I've heard from two planners who said City Hall never even acknowledged receipt of their resume, much less talked to them, when it conducted its so-called search for a new city planner. Both seem to have legit credentials. The position, if you recall, was filled by a lawyer already on the city payroll who has never worked as a planner.

The folks at have a pretty funny, NCAA-bracket-inspired competition called PoltiFAIL. It pits the usual suspects against each other and lets readers choose who is more at fault for the state of the region. They're down to their Sweet 16, and pairings include Dale Volker vs. George Maziarz, Chris Collins vs. Barbara Miller-Williams, and the Western New York voter vs. Steve Pigeon. Good tongue-in-cheek fun. The list of bad politicians is depressing long, however.

The Chicken Littles are out in full force, with dire warnings from the School Boards Association and Buffalo Superintendent James Williams, about the prospect of massive layoffs if the state doesn't keep funding schools in a style they're accustomed to. A few Assembly members, including Sam Hoyt, have come up with one obvious solution -- a wage freeze for teachers. It's been happening in the private sector -- along with wage cuts -- as businesses come on hard times. Not that I expect the teacher unions to go along, as ever-increasing pay is regarded as an entitlement. I'd like to hear someone talk about consolidation of school services in the short run as a precursor to a merger of districts. We've got more than 30 in Erie and Niagara counties alone. Face it, school property taxes are the real killer in this state, and part of the reason is all the duplication that comes with the multitude of districts.

The recent Assembly vote on the budget included several "no" votes of note, as nine Democrats, including  Hoyt, Francine Delmonte, Robin Schimminger and Bill Parment, joined Republicans in saying "no, we shouldn't." The measure passed anyway, 91-51. It would cut school aid less than what the governor has proposed and enables the borrowing of $2 billion.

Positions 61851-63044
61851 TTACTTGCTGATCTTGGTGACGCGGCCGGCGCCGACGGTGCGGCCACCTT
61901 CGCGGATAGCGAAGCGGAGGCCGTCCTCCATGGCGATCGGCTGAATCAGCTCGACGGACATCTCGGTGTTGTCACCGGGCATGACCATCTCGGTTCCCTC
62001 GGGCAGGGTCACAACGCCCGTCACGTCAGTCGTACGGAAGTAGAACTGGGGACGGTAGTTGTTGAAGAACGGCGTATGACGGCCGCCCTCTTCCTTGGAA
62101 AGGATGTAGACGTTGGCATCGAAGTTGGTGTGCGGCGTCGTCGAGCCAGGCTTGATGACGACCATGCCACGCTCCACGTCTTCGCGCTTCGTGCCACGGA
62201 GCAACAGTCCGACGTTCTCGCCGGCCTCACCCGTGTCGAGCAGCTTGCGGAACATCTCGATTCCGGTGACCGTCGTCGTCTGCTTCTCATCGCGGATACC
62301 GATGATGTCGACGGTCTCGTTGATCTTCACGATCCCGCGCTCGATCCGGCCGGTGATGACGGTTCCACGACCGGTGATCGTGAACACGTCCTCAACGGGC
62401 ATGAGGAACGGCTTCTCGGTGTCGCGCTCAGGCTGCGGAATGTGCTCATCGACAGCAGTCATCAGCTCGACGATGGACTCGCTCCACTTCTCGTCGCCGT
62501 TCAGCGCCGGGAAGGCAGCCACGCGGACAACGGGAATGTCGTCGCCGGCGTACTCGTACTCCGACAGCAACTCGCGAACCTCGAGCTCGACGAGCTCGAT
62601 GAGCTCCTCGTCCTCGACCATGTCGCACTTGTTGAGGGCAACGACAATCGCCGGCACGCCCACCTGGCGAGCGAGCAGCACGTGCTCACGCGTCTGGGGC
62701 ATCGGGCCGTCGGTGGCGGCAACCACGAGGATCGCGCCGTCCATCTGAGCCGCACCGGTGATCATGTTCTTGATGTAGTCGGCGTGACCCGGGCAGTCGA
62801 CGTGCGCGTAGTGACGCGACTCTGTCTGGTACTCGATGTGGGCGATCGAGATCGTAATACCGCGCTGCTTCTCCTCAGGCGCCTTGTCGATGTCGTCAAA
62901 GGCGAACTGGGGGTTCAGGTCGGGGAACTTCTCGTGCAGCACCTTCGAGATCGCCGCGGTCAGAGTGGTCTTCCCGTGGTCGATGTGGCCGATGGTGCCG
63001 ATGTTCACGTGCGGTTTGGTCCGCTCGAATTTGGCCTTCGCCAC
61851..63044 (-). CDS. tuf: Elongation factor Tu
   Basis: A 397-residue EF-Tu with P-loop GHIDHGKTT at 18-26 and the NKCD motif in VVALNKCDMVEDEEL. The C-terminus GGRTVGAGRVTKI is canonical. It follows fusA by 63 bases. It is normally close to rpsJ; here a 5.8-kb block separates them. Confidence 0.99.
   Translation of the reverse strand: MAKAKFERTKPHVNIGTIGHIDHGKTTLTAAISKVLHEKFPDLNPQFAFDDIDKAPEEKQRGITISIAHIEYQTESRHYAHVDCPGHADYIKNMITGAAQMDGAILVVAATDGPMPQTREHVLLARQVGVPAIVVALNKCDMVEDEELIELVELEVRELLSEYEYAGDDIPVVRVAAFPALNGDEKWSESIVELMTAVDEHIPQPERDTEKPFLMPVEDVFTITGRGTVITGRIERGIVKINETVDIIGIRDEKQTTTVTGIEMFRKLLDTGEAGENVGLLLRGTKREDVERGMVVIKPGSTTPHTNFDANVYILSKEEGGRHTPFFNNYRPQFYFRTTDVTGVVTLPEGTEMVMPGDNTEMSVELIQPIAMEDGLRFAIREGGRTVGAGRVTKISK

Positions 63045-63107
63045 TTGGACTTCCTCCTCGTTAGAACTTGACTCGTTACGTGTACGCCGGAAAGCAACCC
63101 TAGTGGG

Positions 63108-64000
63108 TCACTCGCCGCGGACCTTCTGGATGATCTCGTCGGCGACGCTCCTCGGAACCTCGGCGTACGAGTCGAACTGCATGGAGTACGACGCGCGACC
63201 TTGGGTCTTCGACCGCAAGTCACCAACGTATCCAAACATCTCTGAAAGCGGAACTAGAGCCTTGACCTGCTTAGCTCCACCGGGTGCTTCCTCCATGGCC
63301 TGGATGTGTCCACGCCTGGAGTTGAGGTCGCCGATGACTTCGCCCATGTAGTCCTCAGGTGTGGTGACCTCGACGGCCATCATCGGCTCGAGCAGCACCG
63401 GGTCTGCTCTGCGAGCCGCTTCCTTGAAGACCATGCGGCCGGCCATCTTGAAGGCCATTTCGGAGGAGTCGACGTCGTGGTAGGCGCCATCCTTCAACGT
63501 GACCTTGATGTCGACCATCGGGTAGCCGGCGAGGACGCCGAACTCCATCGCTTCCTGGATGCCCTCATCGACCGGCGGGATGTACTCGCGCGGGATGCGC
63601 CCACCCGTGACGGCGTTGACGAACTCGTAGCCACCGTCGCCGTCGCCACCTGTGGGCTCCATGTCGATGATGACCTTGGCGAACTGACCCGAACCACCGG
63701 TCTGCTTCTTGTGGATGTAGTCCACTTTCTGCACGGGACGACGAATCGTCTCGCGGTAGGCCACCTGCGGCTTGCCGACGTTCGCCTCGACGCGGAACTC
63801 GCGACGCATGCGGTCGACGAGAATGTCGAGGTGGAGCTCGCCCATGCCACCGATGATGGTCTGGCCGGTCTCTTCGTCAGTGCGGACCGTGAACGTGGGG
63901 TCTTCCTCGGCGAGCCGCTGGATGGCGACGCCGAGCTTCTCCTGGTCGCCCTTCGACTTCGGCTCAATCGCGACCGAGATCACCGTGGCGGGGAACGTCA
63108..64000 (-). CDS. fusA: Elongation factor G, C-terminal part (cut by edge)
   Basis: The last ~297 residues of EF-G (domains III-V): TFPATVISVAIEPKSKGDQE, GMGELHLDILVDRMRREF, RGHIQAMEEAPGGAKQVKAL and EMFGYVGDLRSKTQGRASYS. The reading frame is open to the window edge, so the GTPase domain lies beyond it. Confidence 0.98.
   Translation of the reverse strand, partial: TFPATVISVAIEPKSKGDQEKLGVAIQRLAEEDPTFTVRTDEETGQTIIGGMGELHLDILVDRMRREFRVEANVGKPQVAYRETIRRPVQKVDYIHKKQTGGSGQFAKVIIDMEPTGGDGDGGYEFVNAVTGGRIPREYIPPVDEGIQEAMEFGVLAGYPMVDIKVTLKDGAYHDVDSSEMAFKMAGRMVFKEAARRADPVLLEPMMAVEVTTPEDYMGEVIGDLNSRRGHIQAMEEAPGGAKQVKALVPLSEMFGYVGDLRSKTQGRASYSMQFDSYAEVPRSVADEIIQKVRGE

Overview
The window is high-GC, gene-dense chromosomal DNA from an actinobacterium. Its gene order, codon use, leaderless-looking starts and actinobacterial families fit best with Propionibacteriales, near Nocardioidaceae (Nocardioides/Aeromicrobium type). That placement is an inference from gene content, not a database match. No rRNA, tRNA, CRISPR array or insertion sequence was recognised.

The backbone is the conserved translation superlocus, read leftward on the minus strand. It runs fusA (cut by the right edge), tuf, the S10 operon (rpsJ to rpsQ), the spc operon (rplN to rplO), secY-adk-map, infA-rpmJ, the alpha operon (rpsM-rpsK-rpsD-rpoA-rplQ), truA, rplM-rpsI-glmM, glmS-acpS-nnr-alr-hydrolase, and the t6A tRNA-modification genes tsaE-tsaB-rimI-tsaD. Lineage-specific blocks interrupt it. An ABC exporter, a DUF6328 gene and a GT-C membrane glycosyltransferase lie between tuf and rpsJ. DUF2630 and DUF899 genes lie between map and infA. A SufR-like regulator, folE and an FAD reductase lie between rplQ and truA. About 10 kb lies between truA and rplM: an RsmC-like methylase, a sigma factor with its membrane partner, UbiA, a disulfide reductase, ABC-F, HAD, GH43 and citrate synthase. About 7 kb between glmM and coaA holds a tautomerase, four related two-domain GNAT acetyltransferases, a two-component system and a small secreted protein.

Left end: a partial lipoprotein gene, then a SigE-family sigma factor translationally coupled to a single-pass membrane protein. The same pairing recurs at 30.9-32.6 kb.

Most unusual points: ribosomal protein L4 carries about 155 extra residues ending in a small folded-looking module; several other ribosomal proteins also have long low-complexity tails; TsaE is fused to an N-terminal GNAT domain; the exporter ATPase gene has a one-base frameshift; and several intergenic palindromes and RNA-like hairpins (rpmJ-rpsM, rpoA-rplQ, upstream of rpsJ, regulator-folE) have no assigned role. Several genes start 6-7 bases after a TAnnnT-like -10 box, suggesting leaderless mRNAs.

The Citizens Budget Commission, a critic of Empire Zones, sees merit in the Excelsior program proposed by   Gov. David Paterson, saying it has "potential for a better, more effective program." The commission offers this smart analysis on what's wrong with Empire Zones and good about Excelsior.


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Can we call it 'Cakegate?'

Oops, he did it again.

State Sen. Antoine Thompson just can't seem to get out of his own way.

First he was in favor of -- no wait, against -- the ouster of Sen. Hiram Monserrate.

Then he was missing in action while the Senate was in business, only to find out that he had stayed at an oceanfront resort in Jamaica while, um, searching for companies to relocate to Buffalo.

The latest episode involves not just what some see as a jaw-dropping show of self-serving vanity -- his photo on a cake -- but possible violations of state ethics laws by having his staff hustle donations from 20 restaurants to feed his supporters and staff at a St. Joseph's Day Table celebration last week at his district office downtown.

Thompson cake

The Public Officers Law says elected officials can't solicit or accept anything that's beyond a nominal value -- as Gov. David Paterson has learned the hard way -- and a spread with food from 20 restaurants isn't exactly nominal.

And his mug shot on the cake? Well, that's priceless.

What will become of this?

Well, the Legislative Ethics Commission could investigate on its own. Or it could respond to a complaint.

The commission, however, doesn't exactly have a fearsome reputation. I mean, how many legislators have been nailed for accepting donations of this sort since the law was amended three years ago?